To perform a DMAC operation on the local bus, the DMAC controller 202 first asserts the local bus cycle start or LB-- CYC-- START line active. If there are no current break-in operations, the BLOCK-- START line from the break-in logic 210 is set low and, consequently, the active LB-- CYC-- START signal from DMAC 202 is coupled through AND gate 214 and OR gate 216 to a local bus interface controller 212. The local bus interface controller then begins the DMAC data transfer operation on the local bus and, in response, pulses a local bus cycle acknowledge or LB-- CYC-- ACK line. When no break-in operations are current, the BLOCK-- ACK output from the break-in logic 210 is set low and, consequently, the LB-- CYC-- ACK signal is coupled back to the DMAC through AND gate 218. This completes the handshake between the DMAC 202 and the local bus interface circuit 212, and allows the DMAC data transfer to continue. It should be noted that the cycle start line LB-- CYC-- START from the DMAC remains active as long as the DMAC has data transfers to perform and as long as the LB-- DMAC-- WON signal is active. Similarly, the local bus interface circuit 212 will pulse the cycle acknowledge signal LB-- CYC-- ACK once for every data transfer that it performs on the local bus.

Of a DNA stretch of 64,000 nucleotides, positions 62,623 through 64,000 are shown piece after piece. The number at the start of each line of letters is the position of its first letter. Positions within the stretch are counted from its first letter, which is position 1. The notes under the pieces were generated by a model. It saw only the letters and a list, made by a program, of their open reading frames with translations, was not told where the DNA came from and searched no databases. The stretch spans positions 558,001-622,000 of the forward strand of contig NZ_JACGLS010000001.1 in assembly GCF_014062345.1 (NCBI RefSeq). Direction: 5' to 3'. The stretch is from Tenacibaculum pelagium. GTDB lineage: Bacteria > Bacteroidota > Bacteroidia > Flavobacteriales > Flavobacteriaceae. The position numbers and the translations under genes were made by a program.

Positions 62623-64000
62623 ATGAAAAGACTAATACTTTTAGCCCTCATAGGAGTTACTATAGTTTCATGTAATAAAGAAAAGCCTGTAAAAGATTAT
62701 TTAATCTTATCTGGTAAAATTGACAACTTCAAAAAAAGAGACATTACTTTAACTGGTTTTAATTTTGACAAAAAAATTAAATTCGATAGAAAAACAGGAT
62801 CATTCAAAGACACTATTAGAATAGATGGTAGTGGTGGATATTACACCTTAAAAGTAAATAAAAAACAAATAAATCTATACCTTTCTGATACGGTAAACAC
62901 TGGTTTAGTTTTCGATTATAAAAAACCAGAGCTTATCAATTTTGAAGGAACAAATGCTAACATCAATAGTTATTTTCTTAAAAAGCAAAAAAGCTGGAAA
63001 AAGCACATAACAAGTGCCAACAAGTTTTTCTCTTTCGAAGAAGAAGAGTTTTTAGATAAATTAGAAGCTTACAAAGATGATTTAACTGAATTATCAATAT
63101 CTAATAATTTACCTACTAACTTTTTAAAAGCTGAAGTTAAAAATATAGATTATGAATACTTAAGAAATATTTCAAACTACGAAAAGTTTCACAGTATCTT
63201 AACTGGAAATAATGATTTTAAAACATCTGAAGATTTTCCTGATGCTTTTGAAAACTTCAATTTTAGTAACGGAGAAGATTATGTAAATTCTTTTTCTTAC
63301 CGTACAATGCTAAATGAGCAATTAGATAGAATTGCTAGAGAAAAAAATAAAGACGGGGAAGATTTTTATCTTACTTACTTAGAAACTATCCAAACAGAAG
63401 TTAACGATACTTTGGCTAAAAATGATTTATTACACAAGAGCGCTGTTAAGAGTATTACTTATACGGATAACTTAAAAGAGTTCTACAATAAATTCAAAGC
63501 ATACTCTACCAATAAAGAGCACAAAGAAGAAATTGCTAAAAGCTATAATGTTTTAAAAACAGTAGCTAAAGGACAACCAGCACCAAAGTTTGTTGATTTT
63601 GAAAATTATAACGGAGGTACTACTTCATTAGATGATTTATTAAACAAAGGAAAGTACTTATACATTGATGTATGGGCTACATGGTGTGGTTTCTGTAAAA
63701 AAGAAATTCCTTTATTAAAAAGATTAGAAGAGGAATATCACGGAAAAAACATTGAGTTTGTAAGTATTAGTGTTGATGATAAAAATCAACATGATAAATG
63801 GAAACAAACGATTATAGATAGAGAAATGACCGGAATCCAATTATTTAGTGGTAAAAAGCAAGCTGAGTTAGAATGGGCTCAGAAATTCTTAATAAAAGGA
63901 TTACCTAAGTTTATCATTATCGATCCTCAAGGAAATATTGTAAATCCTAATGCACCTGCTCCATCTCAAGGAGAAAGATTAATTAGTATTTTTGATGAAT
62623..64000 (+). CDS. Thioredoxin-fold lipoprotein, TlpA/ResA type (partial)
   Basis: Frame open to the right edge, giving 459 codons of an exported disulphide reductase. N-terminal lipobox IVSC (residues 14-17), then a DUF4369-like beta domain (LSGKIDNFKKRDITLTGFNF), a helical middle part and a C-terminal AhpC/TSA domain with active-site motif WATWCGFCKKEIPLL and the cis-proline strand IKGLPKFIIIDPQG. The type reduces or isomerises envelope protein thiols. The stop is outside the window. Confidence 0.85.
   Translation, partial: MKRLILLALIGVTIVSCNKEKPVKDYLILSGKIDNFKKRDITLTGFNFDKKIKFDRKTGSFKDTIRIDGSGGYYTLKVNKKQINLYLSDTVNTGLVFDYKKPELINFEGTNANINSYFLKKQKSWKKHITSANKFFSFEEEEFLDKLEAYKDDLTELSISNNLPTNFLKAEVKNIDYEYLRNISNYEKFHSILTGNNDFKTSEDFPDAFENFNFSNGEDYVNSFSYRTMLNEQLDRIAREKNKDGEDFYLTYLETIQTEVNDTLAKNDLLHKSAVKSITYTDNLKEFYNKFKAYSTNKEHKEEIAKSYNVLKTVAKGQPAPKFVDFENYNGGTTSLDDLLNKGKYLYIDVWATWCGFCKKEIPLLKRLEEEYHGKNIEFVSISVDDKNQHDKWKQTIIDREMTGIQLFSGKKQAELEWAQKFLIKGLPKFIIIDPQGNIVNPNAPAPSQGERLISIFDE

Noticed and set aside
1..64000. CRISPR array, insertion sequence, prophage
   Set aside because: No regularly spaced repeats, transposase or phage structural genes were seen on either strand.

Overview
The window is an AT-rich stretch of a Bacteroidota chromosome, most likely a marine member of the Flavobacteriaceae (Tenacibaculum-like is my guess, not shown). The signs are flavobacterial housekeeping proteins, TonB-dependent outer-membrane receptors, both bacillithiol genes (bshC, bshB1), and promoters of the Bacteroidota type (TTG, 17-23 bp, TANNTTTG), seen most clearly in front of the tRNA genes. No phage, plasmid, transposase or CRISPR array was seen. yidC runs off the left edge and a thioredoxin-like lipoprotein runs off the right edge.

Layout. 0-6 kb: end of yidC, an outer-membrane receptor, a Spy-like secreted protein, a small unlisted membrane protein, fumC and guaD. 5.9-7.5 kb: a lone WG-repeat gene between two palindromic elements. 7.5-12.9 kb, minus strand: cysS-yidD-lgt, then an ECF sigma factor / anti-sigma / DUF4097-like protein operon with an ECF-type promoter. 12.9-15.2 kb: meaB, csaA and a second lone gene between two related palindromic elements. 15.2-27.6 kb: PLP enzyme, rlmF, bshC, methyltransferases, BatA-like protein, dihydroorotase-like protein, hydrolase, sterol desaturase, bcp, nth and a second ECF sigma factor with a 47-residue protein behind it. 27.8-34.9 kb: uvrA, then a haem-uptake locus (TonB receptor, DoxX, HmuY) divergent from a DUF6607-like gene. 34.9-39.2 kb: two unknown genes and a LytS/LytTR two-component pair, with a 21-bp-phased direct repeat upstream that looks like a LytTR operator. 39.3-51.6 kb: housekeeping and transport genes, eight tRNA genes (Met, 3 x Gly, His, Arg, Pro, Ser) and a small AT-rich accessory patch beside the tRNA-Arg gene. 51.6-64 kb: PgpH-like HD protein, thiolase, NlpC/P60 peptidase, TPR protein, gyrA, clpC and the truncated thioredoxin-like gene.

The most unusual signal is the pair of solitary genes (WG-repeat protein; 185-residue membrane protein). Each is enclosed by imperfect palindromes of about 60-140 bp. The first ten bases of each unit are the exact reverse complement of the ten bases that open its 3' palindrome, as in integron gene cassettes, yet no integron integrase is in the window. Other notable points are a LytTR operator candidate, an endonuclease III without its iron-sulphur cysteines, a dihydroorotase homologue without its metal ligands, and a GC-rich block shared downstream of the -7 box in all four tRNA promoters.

If, for example, the SBSS controller 206 now needs control of the system resources of the interface circuit to perform a memory slave operation (SBMS), it asserts the SBMS-- REQ line active. Since the internal arbiter has already granted control of the internal resources to the DMAC controller by asserting LB-- DMAC-- WON, it cannot respond to the request from the SBSS controller until the DMAC operation is complete. But, the active SBMS-- REQ is also coupled to the break-in logic 210, which can and does respond to the request by setting BI-- SBMS-- WON active. This active BI-- SBMS-- WON signal is then coupled to the SBSS controller, which begins the requested memory slave operation. But first, the break-in logic asserts the BLOCK-- START line high, which "blocks" or inhibits the LB-- CYC-- START signal at AND gate 214 and prevents it from reaching the local bus interface circuit 212. After blocking the cycle start signal, the break-in logic sets BLOCK-- ACK active, which blocks the cycle acknowledge signal LB-- CYC-- ACK from reaching the DMAC controller 202. Consequently, it appears to the DMAC controller that it still has control of the local bus controller 212, and that the local bus interface is simply slow in responding to its request. However, the SBSS controller actually has temporary control of the local bus interface circuit 212.